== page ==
In an important joint statement issued on September 11, 2018, the federal financial regulatory agencies (the FDIC, the OCC, the Federal Reserve, the NCUA, and the CFPB) clarified the role of supervisory guidance, stating that supervisory guidance “does not have the force and effect of law.” Community and regional banks and other regulated financial institutions are applauding this effort by regulators to ensure that both the regulated and their regulators have a clear understanding of the appropriate role of guidance in supervision. Financial institutions over the years have raised numerous concerns about the application of guidance in the examination process, and will likely view this as a positive step towards providing greater clarity.
The agencies said guidance can provide examples of practices that the agencies generally consider consistent with safety-and-soundness standards or other applicable laws and regulations, including those designed to protect consumers. “Supervised institutions at times request supervisory guidance, and such guidance is important to provide insight to industry, as well as supervisory staff, in a transparent way that helps to ensure consistency in the supervisory approach,” the agencies point out in the joint statement.
Agencies’ Five Policies and Practices
The agencies’ five policies and practices related to supervisory guidance clarify the following:
The joint statement is the most explicit move yet by federal financial regulators to downplay guidance such as advisories, bulletins, and frequently asked questions, which some say could circumvent the more rigorous process of writing regulations.
Prelude to Agencies’ Supervisory Guidance Clarification
This joint statement is consistent with a recent U.S. government theme of reducing the perceived role of guidance documents in regulatory oversight and enforcement.
For example, the U.S. Attorney General Jeff Sessions issued a memorandum in November 2017 that stated that the Department of Justice had “in the past published guidance documents … that effectively bind private parties without undergoing the rulemaking process” and directed the DOJ to revise its policy to “avoid circumventing the rulemaking process.” In January 2018, then-Associate Attorney General Rachel Brand issued such a revised policy “limiting use of agency guidance documents in affirmative civil enforcement cases.”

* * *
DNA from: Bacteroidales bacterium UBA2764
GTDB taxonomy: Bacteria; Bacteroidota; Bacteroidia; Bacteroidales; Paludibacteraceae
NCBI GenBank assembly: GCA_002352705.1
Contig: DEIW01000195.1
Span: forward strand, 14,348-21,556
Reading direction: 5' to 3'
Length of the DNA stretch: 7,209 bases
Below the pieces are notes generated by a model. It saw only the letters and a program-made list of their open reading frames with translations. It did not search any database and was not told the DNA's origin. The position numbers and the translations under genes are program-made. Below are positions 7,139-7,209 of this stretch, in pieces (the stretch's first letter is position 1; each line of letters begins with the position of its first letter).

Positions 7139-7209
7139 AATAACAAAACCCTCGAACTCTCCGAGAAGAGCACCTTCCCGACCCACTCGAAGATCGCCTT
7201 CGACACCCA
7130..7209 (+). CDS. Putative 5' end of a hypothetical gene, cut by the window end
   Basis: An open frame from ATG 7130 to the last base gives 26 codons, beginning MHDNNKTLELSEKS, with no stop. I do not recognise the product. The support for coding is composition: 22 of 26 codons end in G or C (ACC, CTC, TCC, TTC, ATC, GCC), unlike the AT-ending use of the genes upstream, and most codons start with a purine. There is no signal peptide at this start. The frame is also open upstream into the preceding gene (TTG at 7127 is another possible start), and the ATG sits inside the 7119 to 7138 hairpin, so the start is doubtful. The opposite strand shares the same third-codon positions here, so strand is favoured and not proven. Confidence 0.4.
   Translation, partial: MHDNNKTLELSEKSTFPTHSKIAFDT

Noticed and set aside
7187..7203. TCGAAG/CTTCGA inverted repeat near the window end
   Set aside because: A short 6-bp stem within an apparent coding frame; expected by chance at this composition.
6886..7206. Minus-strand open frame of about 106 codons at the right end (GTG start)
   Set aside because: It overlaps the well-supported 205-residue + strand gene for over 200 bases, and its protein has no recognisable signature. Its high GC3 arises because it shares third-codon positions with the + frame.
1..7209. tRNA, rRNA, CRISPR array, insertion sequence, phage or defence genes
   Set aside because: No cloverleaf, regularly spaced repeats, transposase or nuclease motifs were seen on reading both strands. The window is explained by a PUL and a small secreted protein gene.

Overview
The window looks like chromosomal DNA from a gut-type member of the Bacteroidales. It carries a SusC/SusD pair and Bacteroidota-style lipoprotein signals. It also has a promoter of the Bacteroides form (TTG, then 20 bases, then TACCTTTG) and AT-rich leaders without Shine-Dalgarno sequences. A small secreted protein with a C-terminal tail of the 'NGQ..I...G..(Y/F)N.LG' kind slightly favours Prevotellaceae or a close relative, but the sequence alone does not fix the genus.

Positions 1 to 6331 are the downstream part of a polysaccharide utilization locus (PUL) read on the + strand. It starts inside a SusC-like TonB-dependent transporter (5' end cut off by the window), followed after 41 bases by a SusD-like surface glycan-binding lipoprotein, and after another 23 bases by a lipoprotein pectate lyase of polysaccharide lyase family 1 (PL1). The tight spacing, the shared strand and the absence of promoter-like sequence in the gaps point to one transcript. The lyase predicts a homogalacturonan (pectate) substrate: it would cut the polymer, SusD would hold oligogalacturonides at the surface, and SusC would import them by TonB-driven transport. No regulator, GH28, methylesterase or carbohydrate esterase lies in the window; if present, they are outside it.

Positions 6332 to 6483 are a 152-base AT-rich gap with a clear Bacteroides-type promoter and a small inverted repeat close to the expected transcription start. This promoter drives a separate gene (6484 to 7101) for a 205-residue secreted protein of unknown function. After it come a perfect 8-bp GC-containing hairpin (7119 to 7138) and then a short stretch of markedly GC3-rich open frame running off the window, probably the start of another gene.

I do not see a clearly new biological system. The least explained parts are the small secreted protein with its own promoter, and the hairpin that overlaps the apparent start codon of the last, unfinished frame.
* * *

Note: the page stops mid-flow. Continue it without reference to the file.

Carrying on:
Similarly, the Government Accountability Office has determined that multiple regulatory guidance documents are, in reality, “rules” for purposes of the Congressional Review Act. The CRA provides Congress with the opportunity to disapprove any rule before it takes effect. Most notably, the GAO determined that Consumer Financial Protection Bureau guidance on indirect auto lending under the Equal Credit Opportunity Act, and interagency guidance on leveraged lending, both constituted “rules” under the CRA because the statements were “designed to implement, interpret or prescribe law or policy.” Congress later invalidated the CFPB’s auto lending guidance under the Equal Credit Opportunity Act, and interagency guidance on leveraged lending. It is unclear whether the agencies’ clarifying statement disclaiming the binding effect of guidance will affect future GAO reviews of guidance documents under the CRA.
While this joint statement does properly confirm that regulatory guidance outside of the rule-making process is not binding and does not have the force of law, regulated institutions should nevertheless exercise caution before deciding to contravene any guidance or other suggestions from their governmental regulators. Guidance does tend to be derived from underlying regulations and laws, so at a minimum financial institutions deciding to forego guidance should understand the origins of that guidance before taking a different approach. As G.K. Chesterton said, “don’t ever take down a fence until you know the reason it was put up.” This cautious approach helps ensure that operations continue to comply with all applicable laws and regulations. This policy-making process should be documented, and a generally conservative philosophy of minimizing departures from regulatory guidance may help minimize risks.
Last (but not least), financial institutions should obtain experienced regulatory counsel to assist them evaluating these issues and developing new policies.
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